America’s Racial History

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America’s Racial History


Significant portions of America’s fraught racial history has remained untold until recently—precisely because of its fraught role in the nation’s founding, often directly conflicting with the ideals of freedom and equality woven into its core identity. The New York Times’s “1619 Project” three years ago was one of the first mainstream media pieces that sought to restore swaths of this hidden history by marking the 400thanniversary of the arrival of the first slave ship at our shores and by showing the ways slavery and racism affected so much of what came after. This appeared, of course, amid the ongoing Black Lives Matter movement that reached a new crescendo with the widespread marches of 2020 after the death of George Floyd. These events have touched off a wider debate about how Black history and books by Black authors are taught in schools. Not everyone has been on board with this effort to teach Black History beyond its traditional month of February. Among the Peabody nominees this year are several works that bring unacknowledged, uncomfortable parts of our racial history to light and cover critical parts of the ongoing debate over how to tell a more inclusive story about America:

WNYC Studios and the History Channel join forces to tell the story of the destruction of Tulsa’s thriving Black neighborhood, the Greenwood District, by a white supremacist mob a century ago. This six-episode podcast series carefully walks listeners through the backstory of Greenwood, the context of Black soldiers fighting in World War I, the massacre itself (which killed 100 to 300 people), the generational trauma that followed, and the efforts to resurrect this story from the ashes of history. Through news clips and interviews with experts and descendants of survivors, host KalaLea helps to restore the historical record of one of the great triumphs of Black America—the neighborhood itself, known as “Black Wall Street”—and one of its greatest tragedies.

Where to Listen: NPR

This two-part PBS documentary examines the history of the Confederate flag and recent efforts to have it removed from the South Carolina State House grounds. As a symbol of the South in the Civil War, the flag has become a battleground itself over how America remembers the hardest chapter in its history. Although the flag was long been defended as a show of Southern pride, state leaders began to rethink this in more recent times, particularly after the 2015 mass shooting at the historically Black Emanuel African Methodist Episcopal Church in Charleston. That eventually led to the state’s historic decision to take the flag down, a story that shows us the true power of symbols.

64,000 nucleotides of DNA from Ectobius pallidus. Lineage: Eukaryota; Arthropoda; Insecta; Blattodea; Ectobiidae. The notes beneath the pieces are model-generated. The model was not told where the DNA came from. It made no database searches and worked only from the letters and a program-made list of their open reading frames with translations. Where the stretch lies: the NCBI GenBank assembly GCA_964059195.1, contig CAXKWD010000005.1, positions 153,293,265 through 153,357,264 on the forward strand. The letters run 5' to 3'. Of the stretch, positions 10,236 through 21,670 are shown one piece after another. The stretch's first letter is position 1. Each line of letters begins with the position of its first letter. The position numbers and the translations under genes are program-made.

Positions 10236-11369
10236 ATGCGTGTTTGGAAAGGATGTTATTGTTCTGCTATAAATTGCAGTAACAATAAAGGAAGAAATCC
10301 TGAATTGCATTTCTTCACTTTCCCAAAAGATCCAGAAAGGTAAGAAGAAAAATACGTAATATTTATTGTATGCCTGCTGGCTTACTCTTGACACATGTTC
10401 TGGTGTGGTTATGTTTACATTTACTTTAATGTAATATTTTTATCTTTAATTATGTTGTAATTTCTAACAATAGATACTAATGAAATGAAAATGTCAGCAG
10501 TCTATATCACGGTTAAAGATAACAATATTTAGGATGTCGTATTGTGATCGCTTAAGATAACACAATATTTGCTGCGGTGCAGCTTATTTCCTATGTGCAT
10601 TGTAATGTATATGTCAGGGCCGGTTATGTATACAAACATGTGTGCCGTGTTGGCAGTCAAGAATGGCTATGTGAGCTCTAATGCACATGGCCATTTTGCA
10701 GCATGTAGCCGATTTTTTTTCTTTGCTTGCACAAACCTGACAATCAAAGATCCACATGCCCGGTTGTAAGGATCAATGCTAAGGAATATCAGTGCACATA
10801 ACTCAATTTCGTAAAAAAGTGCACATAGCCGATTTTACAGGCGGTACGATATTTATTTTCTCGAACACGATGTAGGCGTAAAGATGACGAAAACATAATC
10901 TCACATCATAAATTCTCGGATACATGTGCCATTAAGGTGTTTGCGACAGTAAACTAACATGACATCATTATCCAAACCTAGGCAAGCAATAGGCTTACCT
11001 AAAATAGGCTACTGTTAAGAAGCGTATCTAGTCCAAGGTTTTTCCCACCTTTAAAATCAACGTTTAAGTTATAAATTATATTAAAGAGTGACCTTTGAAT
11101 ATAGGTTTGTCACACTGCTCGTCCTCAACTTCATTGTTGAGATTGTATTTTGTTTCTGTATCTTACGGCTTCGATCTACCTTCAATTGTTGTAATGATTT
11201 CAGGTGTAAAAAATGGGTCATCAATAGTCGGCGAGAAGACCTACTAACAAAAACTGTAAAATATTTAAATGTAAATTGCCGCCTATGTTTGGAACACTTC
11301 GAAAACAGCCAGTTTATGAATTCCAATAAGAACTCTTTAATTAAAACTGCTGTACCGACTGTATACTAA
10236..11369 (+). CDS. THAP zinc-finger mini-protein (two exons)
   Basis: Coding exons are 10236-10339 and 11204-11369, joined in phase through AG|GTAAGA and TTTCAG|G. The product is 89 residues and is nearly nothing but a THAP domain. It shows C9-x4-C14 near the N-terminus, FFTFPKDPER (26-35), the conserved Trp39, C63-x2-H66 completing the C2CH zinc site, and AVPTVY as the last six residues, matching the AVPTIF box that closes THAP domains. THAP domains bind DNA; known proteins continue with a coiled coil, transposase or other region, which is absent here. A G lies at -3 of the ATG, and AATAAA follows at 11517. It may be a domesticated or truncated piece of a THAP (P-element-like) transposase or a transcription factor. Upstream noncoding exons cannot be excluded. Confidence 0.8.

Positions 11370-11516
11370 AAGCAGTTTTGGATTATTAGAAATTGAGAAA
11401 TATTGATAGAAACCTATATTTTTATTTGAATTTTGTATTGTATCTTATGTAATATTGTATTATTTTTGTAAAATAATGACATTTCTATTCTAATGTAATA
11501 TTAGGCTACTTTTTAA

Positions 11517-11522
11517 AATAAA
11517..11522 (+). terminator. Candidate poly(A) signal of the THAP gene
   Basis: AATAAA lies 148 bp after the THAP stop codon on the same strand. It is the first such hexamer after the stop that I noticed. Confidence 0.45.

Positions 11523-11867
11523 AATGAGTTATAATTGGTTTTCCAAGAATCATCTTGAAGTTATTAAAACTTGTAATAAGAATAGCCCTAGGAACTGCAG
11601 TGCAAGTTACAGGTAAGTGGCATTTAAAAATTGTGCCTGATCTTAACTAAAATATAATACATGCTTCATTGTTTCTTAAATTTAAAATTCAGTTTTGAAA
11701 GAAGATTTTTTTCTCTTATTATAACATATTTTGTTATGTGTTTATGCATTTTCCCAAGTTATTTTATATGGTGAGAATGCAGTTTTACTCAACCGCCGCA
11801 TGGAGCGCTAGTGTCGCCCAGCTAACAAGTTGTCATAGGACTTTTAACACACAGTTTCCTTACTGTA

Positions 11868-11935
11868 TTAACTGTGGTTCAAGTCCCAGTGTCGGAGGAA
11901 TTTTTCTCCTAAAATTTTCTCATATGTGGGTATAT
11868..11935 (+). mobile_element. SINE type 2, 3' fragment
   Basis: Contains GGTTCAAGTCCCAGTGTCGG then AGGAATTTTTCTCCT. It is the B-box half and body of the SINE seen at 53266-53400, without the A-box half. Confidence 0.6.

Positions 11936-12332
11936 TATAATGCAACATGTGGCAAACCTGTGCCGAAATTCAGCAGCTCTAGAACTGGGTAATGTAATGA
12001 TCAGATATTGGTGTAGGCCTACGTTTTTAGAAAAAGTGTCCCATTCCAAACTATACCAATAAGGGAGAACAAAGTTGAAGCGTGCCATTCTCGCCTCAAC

Where to Watch: Amazon Prime

Yes, “lynching postcards” are as horrifying as they sound—actual keepsakes of public lynching events “enjoyed” by white spectators and memorialized in souvenirs. There’s something particularly chilling about this particular slice of U.S. history, with its casual cruelty, its way of making the racist killing of a Black person into the equivalent of a day at the beach. This short (15-minute) documentary was inspired by James Allen’s 1999 book Without Sanctuary: Lynching Photography in America, and it turns out to still be as timely as ever, with the U.S. government having only just made lynching a hate crime.

Where to Watch: Paramount Plus

NBC News reporters Mike Hixenbaugh and Antonia Hylton investigate how the affluent suburban town of Southlake, Texas, became a flashpoint in the national debate over how to combat racism in schools. Southlake’s excellent public high school, the pride of the community, made the wrong kind of news across the country in 2018 when a video showing white students chanting the N-word went viral on social media. After the incident, Black residents began to share their own experiences with racism in the town, and officials decided to take action with a Cultural Competence Action Plan. But that’s when the real conflagration took hold, as white students and parents fought the anti-racist measures. Southlake serves as a microcosm for larger national debates and issues in this thoroughly reported, engrossing six-episode podcast.

Where to Listen: NBC News